By SHARON SULLIVAN
For decades Larry Luebke lived with the fear he would inherit Huntington’s disease — the debilitating disease that led to the death of his mother and three of his siblings. Offspring have a 50% chance of inheriting the gene that causes brain cell degeneration, resulting in the loss of ability to walk, talk, reason and swallow.
Growing up in Nebraska, the oldest of nine children, Luebke recalled first becoming aware of the progressive disease around age 12. Huntington’s also includes symptoms such as depression, anger and anxiety. Luebke said it was “traumatic” seeing his mother and three siblings suffer — all of whom died in their 40s.
“It did a lot of things to my psyche that you never recover from,” Luebke said. “It impacted our family’s economic situation. I left home at 14 (to work on another farm to help support his family) always wondering when it was going to hit me. I had that fear from the time I was very young.”
Over the years, Luebke tried to avoid thinking about his family’s painful history, and in 1996, moved to Collbran with his wife Judy.
In 2001, Grand Junction residents Marie Nemec and Charlotte Reicks contacted Luebke, after the two women met his nieces at a HD Society of America convention in California. Nemec and Reicks invited Luebke to share his perspective at a local HD support group, which meets several times a year at the First United Methodist Church in Grand Junction. There are about a dozen families on the Western Slope affected by Huntington’s disease.
“I wanted to walk away and forget about it all, but when I was going through all this there wasn’t much information available,” Luebke said. “Then I became aware of the three nieces that ended up with HD. I hate to see other people go through the same thing I did. We can help people get good information. That’s why I decided to get involved. I also felt I really owed it, like a debt, because I was spared.”
In 1999, Nemec, 76, started the annual “Bike for the Cure” — a long-distance bike ride to boost awareness of Huntington’s disease, and raise funds for family services and research toward a cure. Reicks, 84, joined the ride in 2001.
The route varies each year (it has ranged from 450 to 3,000 miles), ending up wherever the annual HDSA convention is taking place. Reicks and Nemec take turns pedaling versus driving a SAG van carrying supplies such a clothing, food and bedding, spending the night in churches along the way.
Grand Junction Mayor Rick Taggart signed a proclamation April 15, proclaiming May 2020 as National Huntington’s Disease Awareness Month in Grand Junction.
Vince Birth, of Grand Junction, said he has found the support group beneficial. His 61-year old wife, April, was diagnosed with HD in her late 30s, and can no longer walk or feed herself. Her arms flail about uncontrollably due to chorea, (involuntary jerk-like muscle movements) another symptom.
Before his wife’s diagnosis, “there were some cognitive issues, although we didn’t quite realize it at the time,” Birth said. Plus, “she was getting more stubborn.”
People with Huntington’s disease are commonly mistaken for being intoxicated.
“People are often misdiagnosed initially,” said Robin Slater, a licensed professional counselor who provides professional support and contact information at the meetings. “Those with Huntington’s disease often don’t want to be tested, or outed. A lot of people don’t want to know.”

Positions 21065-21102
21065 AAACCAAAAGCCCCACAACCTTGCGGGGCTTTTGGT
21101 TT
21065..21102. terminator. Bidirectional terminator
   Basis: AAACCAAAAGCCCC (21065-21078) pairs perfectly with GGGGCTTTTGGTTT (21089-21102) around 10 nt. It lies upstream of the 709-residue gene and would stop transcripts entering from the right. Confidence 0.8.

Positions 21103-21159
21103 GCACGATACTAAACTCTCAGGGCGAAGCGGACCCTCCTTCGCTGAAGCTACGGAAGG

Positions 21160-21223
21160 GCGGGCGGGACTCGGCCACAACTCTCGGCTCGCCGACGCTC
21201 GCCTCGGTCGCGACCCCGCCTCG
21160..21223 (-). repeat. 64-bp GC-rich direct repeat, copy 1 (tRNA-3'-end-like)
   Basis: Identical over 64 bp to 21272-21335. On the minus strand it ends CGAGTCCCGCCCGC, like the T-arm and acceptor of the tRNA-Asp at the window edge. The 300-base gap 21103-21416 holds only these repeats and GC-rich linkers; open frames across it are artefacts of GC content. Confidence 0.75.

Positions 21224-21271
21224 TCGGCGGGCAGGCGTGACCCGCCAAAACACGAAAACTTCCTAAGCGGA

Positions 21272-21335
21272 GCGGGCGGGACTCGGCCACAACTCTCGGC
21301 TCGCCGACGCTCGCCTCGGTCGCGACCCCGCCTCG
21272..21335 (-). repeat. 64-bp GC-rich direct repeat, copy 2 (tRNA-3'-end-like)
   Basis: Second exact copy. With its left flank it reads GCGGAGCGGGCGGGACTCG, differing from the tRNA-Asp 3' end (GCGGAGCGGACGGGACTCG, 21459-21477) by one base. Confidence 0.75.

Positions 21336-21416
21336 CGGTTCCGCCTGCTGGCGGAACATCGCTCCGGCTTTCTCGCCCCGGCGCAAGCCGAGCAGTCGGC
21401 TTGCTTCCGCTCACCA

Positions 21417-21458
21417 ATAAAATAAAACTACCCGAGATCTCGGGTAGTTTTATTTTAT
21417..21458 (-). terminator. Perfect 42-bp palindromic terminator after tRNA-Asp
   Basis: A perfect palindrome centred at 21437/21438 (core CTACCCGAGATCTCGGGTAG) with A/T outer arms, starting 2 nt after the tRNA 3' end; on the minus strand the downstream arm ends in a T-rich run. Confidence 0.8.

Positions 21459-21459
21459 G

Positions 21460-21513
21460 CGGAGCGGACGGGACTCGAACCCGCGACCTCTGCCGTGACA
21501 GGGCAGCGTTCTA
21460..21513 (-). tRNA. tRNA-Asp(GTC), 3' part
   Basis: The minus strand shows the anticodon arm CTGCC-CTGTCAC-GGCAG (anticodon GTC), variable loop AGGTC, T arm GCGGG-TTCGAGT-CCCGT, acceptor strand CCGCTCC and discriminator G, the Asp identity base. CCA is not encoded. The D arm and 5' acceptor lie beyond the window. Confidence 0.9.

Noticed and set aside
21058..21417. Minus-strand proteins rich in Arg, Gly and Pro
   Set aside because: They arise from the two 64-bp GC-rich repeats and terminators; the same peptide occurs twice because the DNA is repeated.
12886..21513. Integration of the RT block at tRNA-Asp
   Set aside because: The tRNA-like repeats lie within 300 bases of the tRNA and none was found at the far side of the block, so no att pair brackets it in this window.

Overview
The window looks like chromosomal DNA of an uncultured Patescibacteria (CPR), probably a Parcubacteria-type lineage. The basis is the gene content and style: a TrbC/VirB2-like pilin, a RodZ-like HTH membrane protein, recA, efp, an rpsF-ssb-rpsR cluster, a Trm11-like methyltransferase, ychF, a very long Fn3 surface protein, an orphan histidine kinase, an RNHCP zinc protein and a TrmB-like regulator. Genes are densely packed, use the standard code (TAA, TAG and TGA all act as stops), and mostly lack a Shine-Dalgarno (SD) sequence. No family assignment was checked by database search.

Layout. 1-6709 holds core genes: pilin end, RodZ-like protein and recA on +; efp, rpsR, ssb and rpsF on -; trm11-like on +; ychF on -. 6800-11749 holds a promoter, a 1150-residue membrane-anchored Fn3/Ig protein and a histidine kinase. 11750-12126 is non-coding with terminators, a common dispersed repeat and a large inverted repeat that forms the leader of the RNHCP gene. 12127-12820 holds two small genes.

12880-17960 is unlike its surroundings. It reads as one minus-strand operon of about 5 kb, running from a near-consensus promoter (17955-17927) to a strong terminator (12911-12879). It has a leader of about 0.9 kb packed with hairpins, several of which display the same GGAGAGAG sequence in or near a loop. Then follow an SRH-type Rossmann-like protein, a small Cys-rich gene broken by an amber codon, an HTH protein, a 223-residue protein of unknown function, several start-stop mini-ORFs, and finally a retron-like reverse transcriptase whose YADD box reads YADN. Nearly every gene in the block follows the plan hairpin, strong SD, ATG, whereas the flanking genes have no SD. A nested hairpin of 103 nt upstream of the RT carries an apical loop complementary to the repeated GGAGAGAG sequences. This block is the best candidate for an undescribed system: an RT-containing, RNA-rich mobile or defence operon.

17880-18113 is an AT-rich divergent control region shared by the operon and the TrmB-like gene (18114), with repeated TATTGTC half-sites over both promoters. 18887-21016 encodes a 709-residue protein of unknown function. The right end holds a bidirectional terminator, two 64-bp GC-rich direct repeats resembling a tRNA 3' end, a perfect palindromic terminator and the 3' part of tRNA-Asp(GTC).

Slater is organizing a support group meeting via Zoom to take place during Gov. Jared Polis’ stay-safer-at-home order.
“We’re really there for that emotional support,” Slater said.
Experts like Dr. Seth Kareus, a Grand Junction neurologist and movement disorder specialist, who also directs St. Mary’s movement disorder and deep brain stimulation program, are invited to come speak at support meetings.
While there’s no cure, Kareus said there are medications patients can use to address the paranoia and psychosis that often manifests, as well as medicines to help control the involuntary movements.
Bike for a cure
After years of caring for April at home, in 2015, Birth, 77, placed April at the San Juan Living Center in Montrose – the only facility in the region he said would accept her.
Until the coronavirus forced the center to restrict visitation, Birth would drive every other day from Grand Junction to Montrose to spend the day with April. He said he fears she’ll feel abandoned during the time he is not permitted to visit.
The legendary folk singer Woody Guthrie died of Huntington’s disease in 1967. His widow, Marjorie Guthrie, founded the Committee to Combat Huntington’s disease, which, in 1983 became the Huntington’s Disease Society of America. The HDSA presents new research findings and keynote speakers at its convention, which this year was to be held in New Orleans.
However, due to the global pandemic, the convention will now be “virtual” – prompting Nemec and Reicks to skip the ride this year. Their friends, Idaho resident Sherri Kole, 64, and Mary Ann Taylor, 65, of California, are still planning to go.
It will be Kole’s 10th Bike for the Cure, and Taylor’s fifth.
This year’s route covers a distance of 444 miles along the Natchez Trace Parkway, from Nashville, Tennessee to Natchez, Mississippi. While typically the bicyclists would leave in May, this year’s departure date is undetermined — contingent on stay-at-home orders.
“Sherri and I are committed to riding from Nashville, Tennessee to Natchez, Mississippi,” Taylor said. “We hope to go in early June.”
Kole and Taylor each hope to raise roughly $3,000 from small donations. Since 1999, the Bike for the Cure has raised $748,000.
For more information or to donate, visit: www.hdsa.org/bikeforthecure